So here I sit. I know I need to be back on medication but I can’t find anyone to evaluate me. My doctor wants me to get the best care via an evaluation and agrees that because I have a history of OCD, PTSD, and a mood disorder, it is best I go to a private practice where I can get consistent care. I have great insurance. I can afford care. I am not a newb. I knew to ask for help. When I found myself let down, I knew it wasn’t the rule but the exception. I know I will still find someone eventually so I try to stay positive. Because, as a mom and stepmom, I have to. I need to find a way.
But if I was new to this life, I am not sure I would press on to find another provider. The worry for these women is to be let down again. So, they go along in silence. After all, mom takes care of everyone before herself. And that’s the problem.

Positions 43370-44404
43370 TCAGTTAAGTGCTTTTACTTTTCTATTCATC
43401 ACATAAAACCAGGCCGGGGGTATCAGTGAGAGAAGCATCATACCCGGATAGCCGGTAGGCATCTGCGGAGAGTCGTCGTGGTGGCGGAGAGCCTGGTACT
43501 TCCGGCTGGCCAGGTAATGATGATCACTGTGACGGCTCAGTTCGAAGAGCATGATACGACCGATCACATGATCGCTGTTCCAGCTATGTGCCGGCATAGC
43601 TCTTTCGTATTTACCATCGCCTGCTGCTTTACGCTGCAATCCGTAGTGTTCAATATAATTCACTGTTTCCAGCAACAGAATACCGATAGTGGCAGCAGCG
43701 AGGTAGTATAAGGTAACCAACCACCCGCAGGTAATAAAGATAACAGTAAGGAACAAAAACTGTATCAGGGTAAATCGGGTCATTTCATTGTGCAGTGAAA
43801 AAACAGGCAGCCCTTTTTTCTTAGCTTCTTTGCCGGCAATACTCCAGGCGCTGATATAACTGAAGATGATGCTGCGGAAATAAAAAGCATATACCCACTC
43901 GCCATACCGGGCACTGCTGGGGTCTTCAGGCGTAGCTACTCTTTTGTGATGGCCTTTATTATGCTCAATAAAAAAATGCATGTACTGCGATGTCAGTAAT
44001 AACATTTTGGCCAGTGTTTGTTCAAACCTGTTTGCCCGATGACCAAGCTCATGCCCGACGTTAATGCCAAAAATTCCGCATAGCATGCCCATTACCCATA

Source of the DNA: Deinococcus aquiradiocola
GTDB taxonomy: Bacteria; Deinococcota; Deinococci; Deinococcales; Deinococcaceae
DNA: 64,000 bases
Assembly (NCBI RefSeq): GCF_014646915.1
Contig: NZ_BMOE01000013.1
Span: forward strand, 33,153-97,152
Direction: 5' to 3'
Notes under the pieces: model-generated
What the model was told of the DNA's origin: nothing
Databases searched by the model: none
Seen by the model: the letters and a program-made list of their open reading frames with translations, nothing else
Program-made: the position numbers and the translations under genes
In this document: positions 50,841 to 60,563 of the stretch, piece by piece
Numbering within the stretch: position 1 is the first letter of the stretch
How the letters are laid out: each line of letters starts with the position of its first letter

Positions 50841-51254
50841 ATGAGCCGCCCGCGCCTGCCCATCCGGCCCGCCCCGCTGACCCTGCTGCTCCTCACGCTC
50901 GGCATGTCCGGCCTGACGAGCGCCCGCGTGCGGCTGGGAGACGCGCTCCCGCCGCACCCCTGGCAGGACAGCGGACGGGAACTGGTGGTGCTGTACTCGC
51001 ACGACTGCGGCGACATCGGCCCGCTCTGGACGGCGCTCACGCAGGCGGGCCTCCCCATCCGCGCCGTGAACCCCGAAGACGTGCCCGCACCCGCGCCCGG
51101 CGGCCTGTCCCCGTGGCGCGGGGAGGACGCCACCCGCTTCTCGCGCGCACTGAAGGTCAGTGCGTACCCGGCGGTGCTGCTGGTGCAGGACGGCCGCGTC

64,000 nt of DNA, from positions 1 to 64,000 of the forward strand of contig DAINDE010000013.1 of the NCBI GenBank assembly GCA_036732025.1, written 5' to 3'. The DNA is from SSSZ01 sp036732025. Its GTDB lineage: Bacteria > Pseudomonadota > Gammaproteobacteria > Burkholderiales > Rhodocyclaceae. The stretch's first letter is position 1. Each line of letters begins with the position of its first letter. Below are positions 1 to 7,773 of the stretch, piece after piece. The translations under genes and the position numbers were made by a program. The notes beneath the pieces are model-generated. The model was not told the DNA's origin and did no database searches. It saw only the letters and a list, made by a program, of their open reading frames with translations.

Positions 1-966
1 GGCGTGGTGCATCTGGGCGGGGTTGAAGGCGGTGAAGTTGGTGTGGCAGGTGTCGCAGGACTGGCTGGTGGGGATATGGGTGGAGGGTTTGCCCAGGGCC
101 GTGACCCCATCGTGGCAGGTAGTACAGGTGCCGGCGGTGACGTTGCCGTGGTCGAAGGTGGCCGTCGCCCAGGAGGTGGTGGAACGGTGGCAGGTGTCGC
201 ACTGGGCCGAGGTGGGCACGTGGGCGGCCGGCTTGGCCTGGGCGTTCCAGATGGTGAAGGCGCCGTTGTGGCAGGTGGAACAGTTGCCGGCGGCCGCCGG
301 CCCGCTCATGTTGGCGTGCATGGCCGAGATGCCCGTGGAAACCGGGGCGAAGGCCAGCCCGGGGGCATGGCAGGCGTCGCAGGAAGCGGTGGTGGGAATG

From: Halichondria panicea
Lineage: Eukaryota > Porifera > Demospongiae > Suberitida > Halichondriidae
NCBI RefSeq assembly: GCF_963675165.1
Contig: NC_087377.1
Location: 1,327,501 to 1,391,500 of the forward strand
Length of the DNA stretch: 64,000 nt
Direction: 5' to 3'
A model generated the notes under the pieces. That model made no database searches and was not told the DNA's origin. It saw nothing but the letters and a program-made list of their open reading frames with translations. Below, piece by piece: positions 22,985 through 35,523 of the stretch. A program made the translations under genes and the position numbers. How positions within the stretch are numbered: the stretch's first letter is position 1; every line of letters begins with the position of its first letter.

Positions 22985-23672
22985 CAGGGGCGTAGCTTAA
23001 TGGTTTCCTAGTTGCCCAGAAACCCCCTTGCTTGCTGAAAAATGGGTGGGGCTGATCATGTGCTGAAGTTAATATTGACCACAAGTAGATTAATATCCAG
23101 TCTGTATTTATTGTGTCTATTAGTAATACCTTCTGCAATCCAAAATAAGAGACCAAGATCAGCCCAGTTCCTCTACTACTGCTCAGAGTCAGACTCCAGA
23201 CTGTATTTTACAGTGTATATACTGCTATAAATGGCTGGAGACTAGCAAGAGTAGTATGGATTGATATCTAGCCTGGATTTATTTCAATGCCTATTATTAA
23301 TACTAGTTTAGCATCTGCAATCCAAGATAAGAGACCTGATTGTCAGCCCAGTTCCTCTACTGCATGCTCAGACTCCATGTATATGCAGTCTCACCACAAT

We need to take serious care of new parents and women dealing with depression. So, even when screening shows it is needed, even when providers and patients are trying, it’s still not enough. There is a mental health provider shortage in this country. According to the Washington Post about half of the counties in the U.S. lack a mental health provider. Especially in rural areas. Until we make mental health care attainable, these issues will still remain. And the vulnerable time for most women – that time right after a baby is born – will continue to remain a high, lonely hill to climb.